Business Credit vs Personal Credit – A Comparative Look

Business Credit Vs Personal Credit… As a business man who also has a personal life, please note. It is important you know the thin line between business and personal life. If you own a business, you may have considered the idea of trying to get a loan.

Business Credit vs Personal Credit - A Comparative Look

Whether you have considered a loan for your business or not, business credit can seem a bit confusing. How exactly can you get business credit? And how much does your personal credit rating factor into it all?

Please note that it is a good idea to keep business and personal finances separate. However, business credit sometimes overlaps with personal credit.

How Business Credit Works

When grading business credit, the reporting agencies look at a number of factors. Does your business have a line of credit or existing business loan? Your payment history on those will factor into your business credit rating.

It is important you know that public records can also play a part in your business’s credit rating. Those records could include anything from a bankruptcy filing to news articles about your shop. Also, it could include; zoning permits showing an applied-for expansion.

Sometimes those public records paint a picture about the health of your business. Unlike with personal credit, a business credit rating can vary. This is based upon the agency reporting it since they do not all use the same scale.

How Personal Credit Works 

You are probably already familiar with how personal credit works. There are three major reporting bureaus that handle personal credit.

It is important you know that they generally report the same data. However, sometimes there are accounts that one bureau reports while another does not. As a result, the ratings between bureaus can vary slightly. Despite this, they stay within 20 points.

With personal credit, lenders are looking at your personal ability to pay your financial obligations. These obligations include an auto loan, mortgage, or credit card debt.

How Can You Build Business Credit?

Building business credit is slightly different from building personal credit. In a business, it is important that you have solid payment history. Also, it is critical to build credit relationships with vendors and suppliers.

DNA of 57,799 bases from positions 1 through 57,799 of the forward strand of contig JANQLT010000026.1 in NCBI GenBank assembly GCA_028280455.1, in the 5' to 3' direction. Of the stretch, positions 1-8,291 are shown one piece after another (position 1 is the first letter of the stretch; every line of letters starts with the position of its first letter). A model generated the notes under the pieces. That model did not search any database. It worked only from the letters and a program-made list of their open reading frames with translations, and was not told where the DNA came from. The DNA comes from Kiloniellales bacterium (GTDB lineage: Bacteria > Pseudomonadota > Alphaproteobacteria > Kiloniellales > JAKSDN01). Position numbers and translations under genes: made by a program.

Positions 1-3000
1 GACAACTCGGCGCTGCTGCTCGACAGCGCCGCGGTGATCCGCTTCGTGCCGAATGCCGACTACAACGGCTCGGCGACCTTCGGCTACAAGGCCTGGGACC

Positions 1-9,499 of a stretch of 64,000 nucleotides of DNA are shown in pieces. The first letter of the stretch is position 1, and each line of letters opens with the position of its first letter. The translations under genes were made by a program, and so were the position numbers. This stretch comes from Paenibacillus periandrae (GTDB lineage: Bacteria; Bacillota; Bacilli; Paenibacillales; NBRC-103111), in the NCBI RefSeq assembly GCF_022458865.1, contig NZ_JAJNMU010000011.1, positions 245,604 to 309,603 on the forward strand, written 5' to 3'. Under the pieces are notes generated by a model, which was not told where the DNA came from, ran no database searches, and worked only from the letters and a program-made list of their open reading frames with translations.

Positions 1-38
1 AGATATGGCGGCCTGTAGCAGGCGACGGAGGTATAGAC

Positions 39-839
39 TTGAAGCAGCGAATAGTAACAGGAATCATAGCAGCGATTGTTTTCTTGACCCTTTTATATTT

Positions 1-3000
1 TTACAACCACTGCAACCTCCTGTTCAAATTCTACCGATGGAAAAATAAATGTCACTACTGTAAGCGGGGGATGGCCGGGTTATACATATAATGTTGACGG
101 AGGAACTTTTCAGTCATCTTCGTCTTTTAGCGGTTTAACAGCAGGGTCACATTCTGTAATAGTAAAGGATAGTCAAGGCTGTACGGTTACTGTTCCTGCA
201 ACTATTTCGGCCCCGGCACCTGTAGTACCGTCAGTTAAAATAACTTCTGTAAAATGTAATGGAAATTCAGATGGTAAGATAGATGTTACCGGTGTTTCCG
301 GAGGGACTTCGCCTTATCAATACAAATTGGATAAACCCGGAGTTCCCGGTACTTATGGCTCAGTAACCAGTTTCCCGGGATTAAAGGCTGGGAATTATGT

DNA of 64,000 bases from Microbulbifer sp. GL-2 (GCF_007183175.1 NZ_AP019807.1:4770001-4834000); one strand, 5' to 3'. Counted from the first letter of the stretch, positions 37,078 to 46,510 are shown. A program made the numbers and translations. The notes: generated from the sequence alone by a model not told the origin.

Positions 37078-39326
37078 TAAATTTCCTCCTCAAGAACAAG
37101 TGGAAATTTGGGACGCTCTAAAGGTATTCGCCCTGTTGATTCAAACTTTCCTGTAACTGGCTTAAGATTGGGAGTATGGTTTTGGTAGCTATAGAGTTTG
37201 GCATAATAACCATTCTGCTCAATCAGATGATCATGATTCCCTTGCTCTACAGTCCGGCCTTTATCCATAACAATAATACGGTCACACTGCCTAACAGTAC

How Can You Build Business Credit?

These relationships help establish your credit history. And, if you can purchase supplies or inventory on 60-day credit terms, it helps your business grow. Also, it creates trade references for your business. This shows as positive items on a Dun & Bradstreet report.

It is necessary you know this. Keeping credit debt low and payments on time helps build a reputation for your business. This will let lenders know you are a low-risk borrower. Also, it shows vendors and suppliers that you are worth doing business with.

Differences

Business Credit

  • Business credit is based on your business’s financial history.
  • This is tied to your business’s EIN number.
  • This credit is calculated using different factors.
  • Please know that it is reported by Experianand Equifax.
  • You can challenge anything on your business credit reportthat you want. However, the difference is that he issuer is not legally obligated to respond.

Personal Credit

  • Personal credit is based on your personal spending history.
  • It is tied to your social security number.
  • Also, it is compiled by the three major credit bureaus, Equifax, Experian, and Transunion.
  • In personal credit, there is a greater legal protection.

Similarities

Despite the differences between business credit and personal, they share similarities.

  • They both aim at giving out loan.
  • Also, they both have laws that guide their operations.
  • They both deal with financing either an individual or group.

Business Credit Score vs. Personal Credit Score

  • Personal Credit Score

Please know that business credit score and personal credit score are different. Though both use number that represents credit worthiness, they are different. It is important you know this. Your personal credit score is a numerical summary of your personal spending history.